Ion-damage-free planarization or shallow angle sectioning of solar cells for mapping grain orientation and nanoscale photovoltaic properties [electronic resource].
- Washington, D.C. : United States. National Nuclear Security Administration, 2017. and Oak Ridge, Tenn. : Distributed by the Office of Scientific and Technical Information, U.S. Dept. of Energy
- Physical Description:
- Article numbers 185,705 : digital, PDF file
- Additional Creators:
- Sandia National Laboratories, United States. National Nuclear Security Administration, United States. Department of Energy. Office of Science, and United States. Department of Energy. Office of Scientific and Technical Information
- Restrictions on Access:
- Free-to-read Unrestricted online access
- Ion beam milling is the most common modern method for preparing specific features for microscopic analysis, even though concomitant ion implantation and amorphization remain persistent challenges, particularly as they often modify materials properties of interest. Atomic force microscopy (AFM), on the other hand, can mechanically mill specific nanoscale regions in plan-view without chemical or high energy ion damage, due to its resolution, directionality, and fine load control. As an example, AFM-nanomilling (AFM-NM) is implemented for top-down planarization of polycrystalline CdTe thin film solar cells, with a resulting decrease in the root mean square (RMS) roughness by an order of magnitude, even better than for a low incidence FIB polished surface. Subsequently AFM-based property maps reveal a substantially stronger contrast, in this case of the short-circuit current or open circuit voltage during light exposure. Furthermore, electron back scattering diffraction (EBSD) imaging also becomes possible upon AFM-NM, enabling direct correlations between the local materials properties and the polycrystalline microstructure. Smooth shallow-angle cross-sections are demonstrated as well, based on targeted oblique milling. As expected, this reveals a gradual decrease in the average short-circuit current and maximum power as the underlying CdS and electrode layers are approached, but a relatively consistent open-circuit voltage through the diminishing thickness of the CdTe absorber. AFM-based nanomilling is therefore a powerful tool for material characterization, uniquely providing ion-damage free, selective area, planar smoothing or low-angle sectioning of specimens while preserving their functionality. This then enables novel, co-located advanced AFM measurements, EBSD analysis, and investigations by related techniques that are otherwise hindered by surface morphology or surface damage.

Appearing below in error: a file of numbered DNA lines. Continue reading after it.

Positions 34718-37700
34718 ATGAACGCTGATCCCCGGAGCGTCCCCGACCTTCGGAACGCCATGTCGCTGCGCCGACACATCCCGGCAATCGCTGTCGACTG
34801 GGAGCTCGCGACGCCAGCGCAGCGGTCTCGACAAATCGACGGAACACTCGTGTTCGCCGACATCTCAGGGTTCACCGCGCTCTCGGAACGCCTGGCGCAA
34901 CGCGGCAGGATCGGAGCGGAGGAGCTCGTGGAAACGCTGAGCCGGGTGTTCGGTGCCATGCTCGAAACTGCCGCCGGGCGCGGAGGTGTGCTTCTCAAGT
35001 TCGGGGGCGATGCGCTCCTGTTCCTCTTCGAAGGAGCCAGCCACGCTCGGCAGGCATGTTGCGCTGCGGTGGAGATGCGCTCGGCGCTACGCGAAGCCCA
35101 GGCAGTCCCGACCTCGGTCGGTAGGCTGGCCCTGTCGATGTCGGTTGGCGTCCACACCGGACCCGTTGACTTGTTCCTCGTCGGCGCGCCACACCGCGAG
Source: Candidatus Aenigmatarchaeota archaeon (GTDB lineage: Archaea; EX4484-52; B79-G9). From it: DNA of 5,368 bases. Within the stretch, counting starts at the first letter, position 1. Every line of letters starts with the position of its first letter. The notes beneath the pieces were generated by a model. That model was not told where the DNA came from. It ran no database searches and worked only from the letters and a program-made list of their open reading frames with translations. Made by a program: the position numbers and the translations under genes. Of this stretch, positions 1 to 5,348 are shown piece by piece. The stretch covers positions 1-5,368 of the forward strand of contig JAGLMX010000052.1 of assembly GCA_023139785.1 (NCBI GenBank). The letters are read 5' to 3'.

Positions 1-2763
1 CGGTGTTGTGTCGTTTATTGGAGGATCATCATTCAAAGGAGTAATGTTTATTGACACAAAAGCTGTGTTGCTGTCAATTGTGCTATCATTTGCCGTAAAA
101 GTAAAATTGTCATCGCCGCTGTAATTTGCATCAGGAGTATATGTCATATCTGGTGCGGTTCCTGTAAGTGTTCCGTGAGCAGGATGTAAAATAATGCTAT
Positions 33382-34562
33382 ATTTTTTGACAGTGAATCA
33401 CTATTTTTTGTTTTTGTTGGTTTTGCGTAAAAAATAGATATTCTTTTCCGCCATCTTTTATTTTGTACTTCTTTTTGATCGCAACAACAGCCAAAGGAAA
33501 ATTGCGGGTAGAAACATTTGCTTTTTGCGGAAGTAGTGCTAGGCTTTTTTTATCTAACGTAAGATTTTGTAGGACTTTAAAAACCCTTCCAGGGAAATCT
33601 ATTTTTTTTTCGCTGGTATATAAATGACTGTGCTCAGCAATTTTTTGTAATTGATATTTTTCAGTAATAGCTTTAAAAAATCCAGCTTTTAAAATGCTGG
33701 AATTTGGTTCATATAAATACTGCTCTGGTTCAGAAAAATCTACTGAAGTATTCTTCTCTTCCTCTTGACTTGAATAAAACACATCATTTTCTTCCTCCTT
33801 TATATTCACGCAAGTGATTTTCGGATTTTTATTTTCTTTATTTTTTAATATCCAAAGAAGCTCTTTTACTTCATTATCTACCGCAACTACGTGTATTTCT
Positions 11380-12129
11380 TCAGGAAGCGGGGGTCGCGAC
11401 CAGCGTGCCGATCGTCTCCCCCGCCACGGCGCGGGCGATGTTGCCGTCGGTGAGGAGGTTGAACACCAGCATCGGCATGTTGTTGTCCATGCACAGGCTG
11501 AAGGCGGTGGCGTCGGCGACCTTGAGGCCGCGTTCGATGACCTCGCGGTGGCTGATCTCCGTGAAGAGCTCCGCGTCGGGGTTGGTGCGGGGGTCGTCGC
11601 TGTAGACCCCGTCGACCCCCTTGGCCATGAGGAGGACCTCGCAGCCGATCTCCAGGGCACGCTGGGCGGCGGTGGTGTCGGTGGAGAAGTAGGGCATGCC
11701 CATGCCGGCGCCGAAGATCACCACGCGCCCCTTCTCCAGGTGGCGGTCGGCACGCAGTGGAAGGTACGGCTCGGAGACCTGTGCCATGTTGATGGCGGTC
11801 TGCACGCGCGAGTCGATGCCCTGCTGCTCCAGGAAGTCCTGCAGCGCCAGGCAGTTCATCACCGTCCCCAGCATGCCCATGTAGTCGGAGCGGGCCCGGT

- Published through SciTech Connect., 04/11/2017., "sand2016--12923j", "650119", Nanotechnology 28 18 ISSN 0957-4484 AM, and Yasemin Kutes; Justin Luria; Yu Sun; Andrew Moore; Brandon A. Aguirre; Jose L. Cruz-Campa; Mark Aindow; David Zubia; Bryan D. Huey.
- Funding Information:
- AC04-94AL85000 and SC0005037
View MARC record | catkey: 23491709